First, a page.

Research Article | Open Access
Qiaomin Chen, Bangyou Zheng, Karine Chenu, Pengcheng Hu, Scott C. Chapman, "Unsupervised Plot-Scale LAI Phenotyping via UAV-Based Imaging, Modelling, and Machine Learning", Plant Phenomics, vol. 2022, Article ID 9768253, 19 pages, 2022. https://doi.org/10.34133/2022/9768253
Unsupervised Plot-Scale LAI Phenotyping via UAV-Based Imaging, Modelling, and Machine Learning
High-throughput phenotyping has become the frontier to accelerate breeding through linking genetics to crop growth estimation, which requires accurate estimation of leaf area index (LAI). This study developed a hybrid method to train the random forest regression (RFR) models with synthetic datasets generated by a radiative transfer model to estimate LAI from UAV-based multispectral images. The RFR models were evaluated on both (i) subsets from the synthetic datasets and (ii) observed data from two field experiments (i.e., Exp16, Exp19). Given the parameter ranges and soil reflectance are well calibrated in synthetic training data, RFR models can accurately predict LAI from canopy reflectance captured in field conditions, with systematic overestimation for LAI<2 due to background effect, which can be addressed by applying background correction on original reflectance map based on vegetation-background classification. Overall, RFR models achieved accurate LAI prediction from background-corrected reflectance for Exp16 (correlation coefficient () of 0.95, determination coefficient () of 0.90~0.91, root mean squared error (RMSE) of 0.36~0.40 m2 m-2, relative root mean squared error (RRMSE) of 25~28%) and less accurate for Exp19 ( =0.80~0.83, = 0.63~0.69, RMSE of 0.84~0.86 m2 m-2, RRMSE of 30~31%). Additionally, RFR models correctly captured spatiotemporal variation of observed LAI as well as identified variations for different growing stages and treatments in terms of genotypes and management practices (i.e., planting density, irrigation, and fertilization) for two experiments. The developed hybrid method allows rapid, accurate, nondestructive phenotyping of the dynamics of LAI during vegetative growth to facilitate assessments of growth rate including in breeding program assessments.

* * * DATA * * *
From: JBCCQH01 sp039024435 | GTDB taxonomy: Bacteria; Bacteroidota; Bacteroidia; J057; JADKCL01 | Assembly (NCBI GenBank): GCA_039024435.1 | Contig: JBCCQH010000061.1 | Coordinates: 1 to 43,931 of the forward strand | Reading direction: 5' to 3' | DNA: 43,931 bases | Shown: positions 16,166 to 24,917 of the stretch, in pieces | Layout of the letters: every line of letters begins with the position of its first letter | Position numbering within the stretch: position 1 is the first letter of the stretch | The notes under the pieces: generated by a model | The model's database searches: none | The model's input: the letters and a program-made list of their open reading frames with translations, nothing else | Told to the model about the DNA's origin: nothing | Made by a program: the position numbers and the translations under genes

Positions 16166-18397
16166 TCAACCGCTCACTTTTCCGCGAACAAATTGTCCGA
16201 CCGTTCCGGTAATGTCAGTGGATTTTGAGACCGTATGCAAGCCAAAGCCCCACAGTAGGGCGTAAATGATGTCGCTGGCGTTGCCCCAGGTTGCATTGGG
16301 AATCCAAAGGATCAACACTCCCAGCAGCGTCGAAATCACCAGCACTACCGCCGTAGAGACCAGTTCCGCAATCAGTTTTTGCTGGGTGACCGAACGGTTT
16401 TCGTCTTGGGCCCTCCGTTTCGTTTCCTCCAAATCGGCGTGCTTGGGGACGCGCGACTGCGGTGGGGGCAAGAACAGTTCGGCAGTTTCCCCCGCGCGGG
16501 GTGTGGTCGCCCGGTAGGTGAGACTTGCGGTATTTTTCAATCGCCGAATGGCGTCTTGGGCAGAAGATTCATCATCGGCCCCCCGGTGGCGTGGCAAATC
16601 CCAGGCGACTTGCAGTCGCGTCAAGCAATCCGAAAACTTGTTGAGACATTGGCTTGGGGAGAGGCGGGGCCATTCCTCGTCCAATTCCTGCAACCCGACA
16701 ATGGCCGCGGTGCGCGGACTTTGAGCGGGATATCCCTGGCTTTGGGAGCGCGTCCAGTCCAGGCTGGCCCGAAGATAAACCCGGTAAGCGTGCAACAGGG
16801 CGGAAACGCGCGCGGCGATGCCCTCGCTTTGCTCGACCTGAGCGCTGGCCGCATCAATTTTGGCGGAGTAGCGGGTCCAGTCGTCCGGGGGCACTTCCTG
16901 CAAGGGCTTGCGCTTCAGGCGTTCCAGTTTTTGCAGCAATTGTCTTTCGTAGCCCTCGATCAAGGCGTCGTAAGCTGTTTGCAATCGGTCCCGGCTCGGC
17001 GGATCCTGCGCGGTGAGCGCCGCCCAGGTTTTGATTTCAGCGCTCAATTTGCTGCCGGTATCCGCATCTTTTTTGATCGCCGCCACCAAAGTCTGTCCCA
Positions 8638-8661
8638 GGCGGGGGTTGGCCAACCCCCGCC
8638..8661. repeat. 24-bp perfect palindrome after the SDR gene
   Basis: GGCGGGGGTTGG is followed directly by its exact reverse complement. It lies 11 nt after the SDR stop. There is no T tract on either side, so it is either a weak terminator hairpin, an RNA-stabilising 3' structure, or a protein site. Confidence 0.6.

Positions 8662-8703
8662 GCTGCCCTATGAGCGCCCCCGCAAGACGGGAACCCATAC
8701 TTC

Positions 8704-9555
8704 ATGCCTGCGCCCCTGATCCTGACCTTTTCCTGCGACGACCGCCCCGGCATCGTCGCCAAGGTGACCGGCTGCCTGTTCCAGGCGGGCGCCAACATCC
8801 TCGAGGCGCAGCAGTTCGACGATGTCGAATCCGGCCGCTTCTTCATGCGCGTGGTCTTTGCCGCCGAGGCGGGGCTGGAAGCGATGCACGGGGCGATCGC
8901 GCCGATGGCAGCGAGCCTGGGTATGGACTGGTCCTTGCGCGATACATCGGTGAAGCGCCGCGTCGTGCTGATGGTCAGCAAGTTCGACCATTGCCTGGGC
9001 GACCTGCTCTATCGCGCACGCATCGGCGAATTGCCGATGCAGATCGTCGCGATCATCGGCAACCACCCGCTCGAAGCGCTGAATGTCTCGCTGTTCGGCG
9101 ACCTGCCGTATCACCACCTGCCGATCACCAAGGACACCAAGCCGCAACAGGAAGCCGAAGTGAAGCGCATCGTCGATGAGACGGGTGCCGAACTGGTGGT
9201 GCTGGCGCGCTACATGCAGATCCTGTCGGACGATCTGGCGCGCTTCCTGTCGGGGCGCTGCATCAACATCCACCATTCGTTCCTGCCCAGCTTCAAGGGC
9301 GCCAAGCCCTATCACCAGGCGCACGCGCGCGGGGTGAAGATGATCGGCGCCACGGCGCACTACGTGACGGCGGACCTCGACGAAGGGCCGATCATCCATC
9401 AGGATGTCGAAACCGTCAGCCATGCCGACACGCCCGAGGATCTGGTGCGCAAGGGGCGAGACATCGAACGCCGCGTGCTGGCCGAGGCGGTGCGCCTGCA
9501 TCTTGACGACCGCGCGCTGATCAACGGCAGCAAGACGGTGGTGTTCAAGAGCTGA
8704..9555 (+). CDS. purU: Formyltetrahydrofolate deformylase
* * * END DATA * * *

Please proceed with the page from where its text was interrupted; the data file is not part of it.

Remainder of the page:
Leaf area index (LAI) is defined as one-sided leaf area per unit surface area for field crops with flat leaves . For most applications, LAI refers to the green leaf area contributing to photosynthesis and transpiration, although in remote sensing, the term GAI (Green Area Index) also considers other chlorophyll-containing plant parts such as stems and ears/heads/spikes/flowers [2, 3]. LAI is an important trait for genotype selection and adaptation assessment since it can indicate crop health conditions under biotic and abiotic stresses and contribute to crop growth rate, biomass, and grain yield formulation [4–6]. Precise measurements of LAI can aid in informing the status of the main photosynthesis organs and potential crop growth rate through the season.